With its strong historical links to Afrikanerdom, the university is a barometer of the thinking of an influential group of Afrikaners. And in some circles, the outcome of the Stellenbosch taal debate is a straw in the wind for other indigenous languages.

Dumile Mateza, sports boadcaster and Xhosa language activist, told a gathering of student journalists last week that there was much to learn from those who were fighting for Afrikaans. “I am a follower of the Afrikaans debate,” he said. “[But] if it runs into a taalstryd [language struggle], I am not getting involved. I have a problem with what Giliomee is doing.”

Stellenbosch vice-chancellor Chris Brink makes the same point: “Insofar as the taaldebat [language debate] is a debate and not just a campaign, it may be considered as representing the interplay between two directions of thought regarding the future of Afrikaans. There are those whose point of departure is that Afrikaans should be protected, and that the best way of doing so is by making rules. And there are those who believe that Afrikaans should be promoted, and that the best way of doing so is by making friends.”

In No Lesser Place: The Taaldebat at Stellenbosch, Brink offers a comprehensive response to a debate that has been hijacked by a small group of people, some of whom may be seen as abusing the language.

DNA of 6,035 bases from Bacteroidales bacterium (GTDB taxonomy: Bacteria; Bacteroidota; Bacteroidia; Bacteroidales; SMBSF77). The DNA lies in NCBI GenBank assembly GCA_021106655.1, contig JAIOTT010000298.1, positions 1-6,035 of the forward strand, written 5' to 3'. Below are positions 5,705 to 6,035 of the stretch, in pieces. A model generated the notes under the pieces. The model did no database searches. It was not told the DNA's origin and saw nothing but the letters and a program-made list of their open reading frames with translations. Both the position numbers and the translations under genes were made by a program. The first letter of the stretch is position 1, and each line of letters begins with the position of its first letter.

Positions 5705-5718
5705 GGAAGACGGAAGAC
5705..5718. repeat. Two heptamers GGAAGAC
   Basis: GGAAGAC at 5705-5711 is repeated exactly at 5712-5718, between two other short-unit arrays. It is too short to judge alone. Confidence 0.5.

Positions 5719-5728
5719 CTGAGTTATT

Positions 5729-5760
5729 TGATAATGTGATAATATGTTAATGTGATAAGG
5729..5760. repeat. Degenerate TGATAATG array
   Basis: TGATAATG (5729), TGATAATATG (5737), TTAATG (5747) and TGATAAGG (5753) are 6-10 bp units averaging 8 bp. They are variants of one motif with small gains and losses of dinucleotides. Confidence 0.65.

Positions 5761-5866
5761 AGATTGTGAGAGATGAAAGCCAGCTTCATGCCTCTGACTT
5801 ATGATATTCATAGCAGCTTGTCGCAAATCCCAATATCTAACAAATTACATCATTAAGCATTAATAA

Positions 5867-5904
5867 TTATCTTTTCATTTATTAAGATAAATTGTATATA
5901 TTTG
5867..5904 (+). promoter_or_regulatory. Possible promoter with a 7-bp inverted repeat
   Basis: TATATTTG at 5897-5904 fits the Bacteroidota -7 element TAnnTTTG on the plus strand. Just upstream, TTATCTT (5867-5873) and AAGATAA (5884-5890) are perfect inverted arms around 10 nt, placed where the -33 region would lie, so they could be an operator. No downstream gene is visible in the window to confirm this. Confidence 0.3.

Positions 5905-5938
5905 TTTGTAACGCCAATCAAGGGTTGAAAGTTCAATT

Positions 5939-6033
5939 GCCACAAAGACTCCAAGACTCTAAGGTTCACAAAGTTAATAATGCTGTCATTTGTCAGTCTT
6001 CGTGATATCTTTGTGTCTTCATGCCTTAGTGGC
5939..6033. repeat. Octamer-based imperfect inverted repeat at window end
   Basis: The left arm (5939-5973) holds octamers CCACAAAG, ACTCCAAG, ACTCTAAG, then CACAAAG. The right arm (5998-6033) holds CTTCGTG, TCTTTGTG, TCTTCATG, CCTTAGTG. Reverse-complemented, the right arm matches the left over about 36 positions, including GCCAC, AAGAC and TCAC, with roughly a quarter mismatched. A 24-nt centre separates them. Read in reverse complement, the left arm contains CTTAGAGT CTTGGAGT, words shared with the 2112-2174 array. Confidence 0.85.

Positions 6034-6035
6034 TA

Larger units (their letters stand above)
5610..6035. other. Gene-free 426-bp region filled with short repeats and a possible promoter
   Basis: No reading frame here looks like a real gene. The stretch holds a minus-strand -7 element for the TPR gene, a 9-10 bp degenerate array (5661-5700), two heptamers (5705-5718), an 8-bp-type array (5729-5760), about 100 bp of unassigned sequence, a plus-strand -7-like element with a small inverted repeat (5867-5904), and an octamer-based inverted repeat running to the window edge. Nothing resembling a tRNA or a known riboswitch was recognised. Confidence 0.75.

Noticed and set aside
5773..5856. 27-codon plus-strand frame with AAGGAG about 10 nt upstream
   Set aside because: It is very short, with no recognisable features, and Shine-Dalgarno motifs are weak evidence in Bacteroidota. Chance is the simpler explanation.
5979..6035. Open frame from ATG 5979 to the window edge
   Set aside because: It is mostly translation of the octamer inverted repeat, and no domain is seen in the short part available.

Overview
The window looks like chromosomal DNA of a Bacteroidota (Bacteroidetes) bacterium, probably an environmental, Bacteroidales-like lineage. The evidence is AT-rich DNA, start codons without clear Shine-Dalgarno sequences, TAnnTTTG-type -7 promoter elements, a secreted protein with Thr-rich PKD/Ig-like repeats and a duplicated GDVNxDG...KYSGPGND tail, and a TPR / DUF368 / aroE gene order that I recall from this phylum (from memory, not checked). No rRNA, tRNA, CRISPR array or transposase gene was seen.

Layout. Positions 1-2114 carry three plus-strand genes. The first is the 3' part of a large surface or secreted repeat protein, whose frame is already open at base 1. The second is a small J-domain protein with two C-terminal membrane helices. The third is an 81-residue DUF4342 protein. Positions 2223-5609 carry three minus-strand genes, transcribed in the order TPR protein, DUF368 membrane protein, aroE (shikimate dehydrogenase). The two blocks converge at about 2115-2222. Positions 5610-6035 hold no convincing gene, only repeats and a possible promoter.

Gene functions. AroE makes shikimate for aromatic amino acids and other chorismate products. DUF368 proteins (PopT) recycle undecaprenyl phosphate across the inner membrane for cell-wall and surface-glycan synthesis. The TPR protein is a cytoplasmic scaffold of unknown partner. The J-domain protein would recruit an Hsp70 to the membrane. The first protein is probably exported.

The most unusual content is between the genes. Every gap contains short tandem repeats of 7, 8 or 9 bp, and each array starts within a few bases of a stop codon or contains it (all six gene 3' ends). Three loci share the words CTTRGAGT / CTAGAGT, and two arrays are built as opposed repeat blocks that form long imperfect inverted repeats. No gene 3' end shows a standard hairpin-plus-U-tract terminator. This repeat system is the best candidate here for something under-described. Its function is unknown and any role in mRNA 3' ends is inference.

He argues that the language debate is also a political campaign about Afrikaner identity. More than 10 years into democracy “Afrikaner nationalism is taking shape again”. And it is using the issue of Afrikaans as a language of learning at Stellenbosch to further its goals.

Calling them “neo-Afrikaners”, Brink believes their core agenda is “a volkstaat of the mind”—people who share the same beliefs, assumptions and views about themselves, but want somewhere to congregate. That place is Stellenbosch.

Brink proposes an alternative to a university that is narrowly Afrikaans, with some room for other language-speakers. He says that it is not the university’s job to save Afrikaans and be exclusively Afrikaans—in way that will isolate it as parochial and regional—it can win more friends by managing the language issue, rather than policing it.

“I believe that it is perfectly possible for Stellenbosch to promote Afrikaans as a language of teaching and science in a multilingual context, without being a rule-driven ‘Afrikaans university’ using mechanisms of exclusion and compulsion as envisaged by the taalstryders [language activists],” Brink says.

There appears to be some common ground between the Afrikaans language activists and Brink and his supporters.

Combining forces in a more constructive way—multilingual universities receive no financial support from the government—could make the friends that both sides need.

Failing to do so will merely confirm the suspicions of many South Africans that the debate about Afrikaans, as conducted by the neo-Afrikaners, is not and has never been about Afrikaans only.